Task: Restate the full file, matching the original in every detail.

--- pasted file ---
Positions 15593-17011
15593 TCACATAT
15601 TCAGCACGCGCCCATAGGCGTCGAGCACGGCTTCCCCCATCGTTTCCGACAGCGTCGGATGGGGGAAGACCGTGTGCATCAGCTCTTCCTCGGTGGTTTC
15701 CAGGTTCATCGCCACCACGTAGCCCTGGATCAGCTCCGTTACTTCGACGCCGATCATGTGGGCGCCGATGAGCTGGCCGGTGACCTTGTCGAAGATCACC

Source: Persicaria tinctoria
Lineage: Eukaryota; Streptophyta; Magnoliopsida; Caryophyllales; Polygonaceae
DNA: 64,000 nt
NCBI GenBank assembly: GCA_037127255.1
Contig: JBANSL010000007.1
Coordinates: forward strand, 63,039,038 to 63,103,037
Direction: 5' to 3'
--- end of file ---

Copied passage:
Positions 15593-17011
15593 TCACATAT
15601 TCAGCACGCGCCCATAGGCGTCGAGCACGGCTTCCCCCATCGTTTCCGACAGCGTCGGATGGGGGAAGACCGTGTGCATCAGCTCTTCCTCGGTGGTTTC
15701 CAGGTTCATCGCCACCACGTAGCCCTGGATCAGCTCCGTTACTTCGACGCCGATCATGTGGGCGCCGATGAGCTGGCCGGTGACCTTGTCGAAGATCACC

Source: Persicaria tinctoria
Lineage: Eukaryota; Streptophyta; Magnoliopsida; Caryophyllales; Polygonaceae
DNA: 64,000 nt
NCBI GenBank assembly: GCA_037127255.1
Contig: JBANSL010000007.1
Coordinates: forward strand, 63,039,038 to 63,103,037
Direction: 5' to 3'